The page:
Only months after Green probably cost the Warriors a second consecutive NBA title with a one-game suspension, the $82 million knucklehead was socked with his seventh technical foul on Christmas Day. That puts him on a pace for 17 in the regular season, one more than the rules allow before a one-game suspension. A player sits one game for every two Ts thereafter.

In other words, at his current rate, Green wouldn’t be in uniform if the postseason began today.

Anyone thinks that Green will tone down his childish act for the sake of the team doesn’t know him, obviously.

“Just continue to be me,” said Green, revealing his game plan to reporters earlier this week. “If I get the tech, so be it. Continue to be me.”

“Maybe [the referees] will figure it out one day,” he continued. “It’s not up to me.”

In that case, it’s up to coach Steve Kerr, his staff and even teammates to get in Green’s ear, something they’ve undoubtedly done behind closed doors more than once, not that it has done much good.

Don’t be surprised if LeBron James isn’t the only guy who beats the Warriors again this postseason.

BLUE CHRISTMAS: All Balls wanted on Christmas was one well-played, well-officiated NBA game.

What it got was four crummy games and another in which the wrong team won, as the league practically admitted one day later.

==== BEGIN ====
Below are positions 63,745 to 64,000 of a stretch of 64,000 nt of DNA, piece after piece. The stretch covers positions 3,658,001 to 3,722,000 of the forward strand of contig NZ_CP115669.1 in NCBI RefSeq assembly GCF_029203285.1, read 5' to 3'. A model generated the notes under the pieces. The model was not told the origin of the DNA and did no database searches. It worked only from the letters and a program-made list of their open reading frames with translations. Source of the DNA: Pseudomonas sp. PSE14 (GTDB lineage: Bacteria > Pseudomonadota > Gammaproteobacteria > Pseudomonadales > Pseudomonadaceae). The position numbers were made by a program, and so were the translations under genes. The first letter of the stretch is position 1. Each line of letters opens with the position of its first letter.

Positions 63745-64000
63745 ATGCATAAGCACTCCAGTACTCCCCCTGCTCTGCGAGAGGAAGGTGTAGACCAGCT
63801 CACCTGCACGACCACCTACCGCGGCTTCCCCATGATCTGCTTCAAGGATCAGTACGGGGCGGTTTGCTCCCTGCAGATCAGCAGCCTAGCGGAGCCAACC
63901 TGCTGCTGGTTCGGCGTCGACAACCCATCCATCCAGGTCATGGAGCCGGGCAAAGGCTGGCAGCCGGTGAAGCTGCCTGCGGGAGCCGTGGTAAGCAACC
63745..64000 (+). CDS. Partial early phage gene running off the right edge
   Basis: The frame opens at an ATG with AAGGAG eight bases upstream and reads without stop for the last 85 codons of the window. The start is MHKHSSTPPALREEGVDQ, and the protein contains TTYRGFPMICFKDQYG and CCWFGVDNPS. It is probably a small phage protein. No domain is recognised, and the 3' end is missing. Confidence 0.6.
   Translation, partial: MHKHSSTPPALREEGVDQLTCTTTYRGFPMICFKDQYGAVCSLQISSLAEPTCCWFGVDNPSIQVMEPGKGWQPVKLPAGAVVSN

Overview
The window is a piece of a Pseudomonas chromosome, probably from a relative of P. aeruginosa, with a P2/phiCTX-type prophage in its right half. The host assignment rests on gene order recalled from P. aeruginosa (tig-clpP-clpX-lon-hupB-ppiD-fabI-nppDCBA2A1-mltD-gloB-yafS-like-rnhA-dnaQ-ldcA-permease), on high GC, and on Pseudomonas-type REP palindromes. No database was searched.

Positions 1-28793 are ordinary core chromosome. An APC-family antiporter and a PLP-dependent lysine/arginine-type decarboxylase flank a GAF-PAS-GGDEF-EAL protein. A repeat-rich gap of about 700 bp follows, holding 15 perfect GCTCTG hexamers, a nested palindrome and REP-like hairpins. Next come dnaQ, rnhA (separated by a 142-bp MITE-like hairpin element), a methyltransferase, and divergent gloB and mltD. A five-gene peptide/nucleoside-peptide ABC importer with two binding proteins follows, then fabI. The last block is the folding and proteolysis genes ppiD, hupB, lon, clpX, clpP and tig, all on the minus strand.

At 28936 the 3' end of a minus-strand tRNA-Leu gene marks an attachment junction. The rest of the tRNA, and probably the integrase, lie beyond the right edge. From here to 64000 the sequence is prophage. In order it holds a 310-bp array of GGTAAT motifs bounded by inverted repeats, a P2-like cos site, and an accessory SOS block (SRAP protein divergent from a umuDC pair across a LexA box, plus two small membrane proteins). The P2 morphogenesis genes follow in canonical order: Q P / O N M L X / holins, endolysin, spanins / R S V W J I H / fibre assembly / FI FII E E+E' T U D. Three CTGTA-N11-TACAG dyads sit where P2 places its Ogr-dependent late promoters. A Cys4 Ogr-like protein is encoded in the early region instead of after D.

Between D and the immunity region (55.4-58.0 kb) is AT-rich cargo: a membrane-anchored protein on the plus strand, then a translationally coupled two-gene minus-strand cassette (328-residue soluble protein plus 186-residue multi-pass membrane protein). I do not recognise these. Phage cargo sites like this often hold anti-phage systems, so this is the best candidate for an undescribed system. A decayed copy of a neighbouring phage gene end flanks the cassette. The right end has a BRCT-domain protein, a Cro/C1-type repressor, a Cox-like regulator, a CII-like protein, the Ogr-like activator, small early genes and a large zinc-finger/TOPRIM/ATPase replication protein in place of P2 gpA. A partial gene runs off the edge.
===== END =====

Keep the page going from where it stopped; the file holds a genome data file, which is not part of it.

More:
If James hadn’t been allowed to execute 42 chin-ups on the rim after a dunk, and if the Cavaliers hadn’t tripped Kevin Durant on the final possession, the Warriors probably wouldn’t have lost, 109-108. This in a league that has three referees at every game, mind you, not to mention instant replay.

If the NBA doesn’t take regular-season games seriously, then why should anyone else?

JUST SAYIN’: At his weekly news conference, Santa Clara coach Chip Kelly answered the first question with “I’m confused,” and he should have stepped away from the podium right then.

And now, a moment of silence for Colin Kaepernick, who will take his final knee at Levi’s Stadium this weekend. Or the Faithless can only hope …

Chairman Colin ranks 27th in yards per pass attempt, 28th in completion percentage, 30th in sack percentage and 30th in win percentage. But he gets better every week.

The loss of Raiders’ quarterback Derek Carr is a killer, but don’t count out backup Matt McGloin so fast. Super Bowl LI is out of the question, but a first-round victory in the Black Hole remains doable.

Latavius Murray, Jalen Richard and DeAndre Washington, your 40-plus touches are ready.

When last seen, Hunter Pence was eating bugs on his honeymoon. Good to see the Giants’ looney tune in midseason form already.

THE LIST: Sure-miss picks against the spread for Week 17 of the NFL season …

Chicago Bears at Minnesota Vikings (-4 1/2)
New England Patriots (-9 1/2) at Miami Dolphins
Seattle Seahawks (-9 1/2) at Santa Clara
Last week: 0-3. Season: 17-28 (.378)

YOUR TURN: “The Giants gave us two late Christmas presents, signing Michael Morse to a minor league contract and inviting Justin Ruggiano to spring training. I’m keeping one (Morse) and returning the other. Happy holidays!” — Lou Tulipano, Santa Rosa

Got an opinion? A gripe? A compliment? A compliment?! Send them to pladd@aol.com, and who knows, you may get your name in the paper before long.